Fig. 1

Map showing the Kuroshio Current off southeastern Japan and the Izu Peninsula, and the sampling location

Brachyuran crabs were collected by hand from the mud flat surface, under gravels and cobble stones around the mangrove forest edges. All crabs collected were stored in 70% ethanol and representative specimens deposited in the Osaka Museum of Natural History. Familial and generic classification followed the guidelines proposed by de Grave et al. (2009). Descriptions and specific keys used for identifying C. villosum included Tesch (1917), Crosnier (1965), Nomoto et al. (1999), Komai et al. (2004) and Lee et al. (2010).

Results

Systematics

Order DECAPODA (Latreille, 1802)

Infraorder BRACHYURA (Linnaeus, 1758)

Family SESARMIDAE (Dana, 1851)

Genus Clistocoeloma (A. Milne Edwards, 1873)

Clistocoeloma villosum (A. Milne Edwards, 1869) Fig. 2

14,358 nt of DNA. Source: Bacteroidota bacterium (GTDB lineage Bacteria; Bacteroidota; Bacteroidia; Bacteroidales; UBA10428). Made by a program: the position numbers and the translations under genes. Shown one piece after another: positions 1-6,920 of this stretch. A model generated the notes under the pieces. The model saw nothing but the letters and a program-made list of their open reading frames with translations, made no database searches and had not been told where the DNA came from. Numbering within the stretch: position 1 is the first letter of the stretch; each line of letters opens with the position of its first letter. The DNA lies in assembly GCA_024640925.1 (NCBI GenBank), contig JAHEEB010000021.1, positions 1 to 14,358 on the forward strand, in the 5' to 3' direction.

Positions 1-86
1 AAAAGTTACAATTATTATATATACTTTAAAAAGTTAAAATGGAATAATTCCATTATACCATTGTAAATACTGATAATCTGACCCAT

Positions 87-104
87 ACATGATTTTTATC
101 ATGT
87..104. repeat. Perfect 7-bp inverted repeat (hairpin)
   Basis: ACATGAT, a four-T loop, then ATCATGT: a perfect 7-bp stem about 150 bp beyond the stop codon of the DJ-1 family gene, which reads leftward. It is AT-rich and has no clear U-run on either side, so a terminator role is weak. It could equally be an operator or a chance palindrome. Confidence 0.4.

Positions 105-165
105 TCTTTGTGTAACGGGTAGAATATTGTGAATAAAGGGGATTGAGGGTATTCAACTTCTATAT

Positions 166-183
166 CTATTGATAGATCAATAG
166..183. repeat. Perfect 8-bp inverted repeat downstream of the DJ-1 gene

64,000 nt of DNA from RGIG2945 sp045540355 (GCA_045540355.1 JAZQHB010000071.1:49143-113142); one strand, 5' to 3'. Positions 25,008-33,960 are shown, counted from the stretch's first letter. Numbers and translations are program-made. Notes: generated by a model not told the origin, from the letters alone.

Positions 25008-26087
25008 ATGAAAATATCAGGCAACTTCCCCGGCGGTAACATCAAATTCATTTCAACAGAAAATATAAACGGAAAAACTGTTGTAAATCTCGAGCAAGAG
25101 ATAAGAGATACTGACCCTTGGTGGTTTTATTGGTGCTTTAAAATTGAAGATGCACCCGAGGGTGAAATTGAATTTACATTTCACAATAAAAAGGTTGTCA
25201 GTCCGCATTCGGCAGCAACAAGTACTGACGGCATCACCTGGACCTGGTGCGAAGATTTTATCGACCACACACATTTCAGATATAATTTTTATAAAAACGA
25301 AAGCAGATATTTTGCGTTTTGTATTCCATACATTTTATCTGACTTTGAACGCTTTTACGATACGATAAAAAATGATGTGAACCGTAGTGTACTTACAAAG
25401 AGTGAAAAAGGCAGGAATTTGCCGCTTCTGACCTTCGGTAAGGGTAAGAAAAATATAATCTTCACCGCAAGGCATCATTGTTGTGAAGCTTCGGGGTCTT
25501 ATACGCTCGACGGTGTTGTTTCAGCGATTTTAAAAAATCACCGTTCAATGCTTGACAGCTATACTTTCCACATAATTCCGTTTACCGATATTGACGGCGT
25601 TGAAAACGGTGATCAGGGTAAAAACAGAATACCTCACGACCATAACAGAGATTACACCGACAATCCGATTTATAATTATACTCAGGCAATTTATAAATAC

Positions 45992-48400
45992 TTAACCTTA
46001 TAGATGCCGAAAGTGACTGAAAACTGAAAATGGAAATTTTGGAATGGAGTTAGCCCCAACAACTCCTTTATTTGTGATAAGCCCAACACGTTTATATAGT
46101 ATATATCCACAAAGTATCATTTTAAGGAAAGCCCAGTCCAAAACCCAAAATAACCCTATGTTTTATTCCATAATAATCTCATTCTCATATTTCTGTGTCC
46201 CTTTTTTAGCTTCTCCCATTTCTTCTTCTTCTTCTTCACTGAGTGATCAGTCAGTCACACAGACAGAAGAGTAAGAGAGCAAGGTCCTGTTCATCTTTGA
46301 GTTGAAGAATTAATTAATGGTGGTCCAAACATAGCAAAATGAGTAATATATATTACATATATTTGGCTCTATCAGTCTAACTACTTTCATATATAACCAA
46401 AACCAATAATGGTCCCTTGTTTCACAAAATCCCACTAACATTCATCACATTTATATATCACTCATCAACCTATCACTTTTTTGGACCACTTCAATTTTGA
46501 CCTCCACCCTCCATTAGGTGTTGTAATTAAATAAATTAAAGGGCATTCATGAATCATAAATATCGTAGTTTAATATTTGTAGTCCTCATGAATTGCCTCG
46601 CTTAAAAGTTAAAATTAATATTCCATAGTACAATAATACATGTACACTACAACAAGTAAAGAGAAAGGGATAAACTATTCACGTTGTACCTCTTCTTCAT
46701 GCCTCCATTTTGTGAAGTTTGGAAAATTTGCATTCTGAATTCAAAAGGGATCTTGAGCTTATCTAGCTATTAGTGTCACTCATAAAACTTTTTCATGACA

Fig. 2

Clistocoeloma villosum (A. Milne Edwards, 1869), male, CW 15.1 mm, CL 12.7 mm, female, CW 9.1 mm, CL 7.8 mm (OMNH-Ar10120), Aono River. a morphogy of dorsal view of carapace of male; b left cheliped of male, outer view; c left cheliped of female, outer view; d inner dorsal margin of left palm of male, showing crest, outer view; e left cheliped of male, dorsal view; f left fifth perepod of male, dorsal view; g abdomen of male; h abdomen of female; i left first pleopod, outer view

Sesarma villosum A. Milne-Edwards, 1869:31.

Sesarma (Holometopus) villosa: Tesch, 1917:208, pl. 17, Fig. 2.

Sesarma (Holometopus) villosum: Crosnier, 1965:55, figs 75, 76, 77a, 78.

Chiromantes villosum: Nomoto et al., 1999:9, pls. 1-6; Kishino et al., 2001:17, pl. 2,2; Shokita et al., 2002:78, photo 4A-1.

Clisotocoeloma villosum: Davie, 2002:221; Komai et al., 2004:39, fig. 3; Lee et al., 2010:180, Fig. 1; Maenosono & Saeki, 2016:5, Fig. 2d.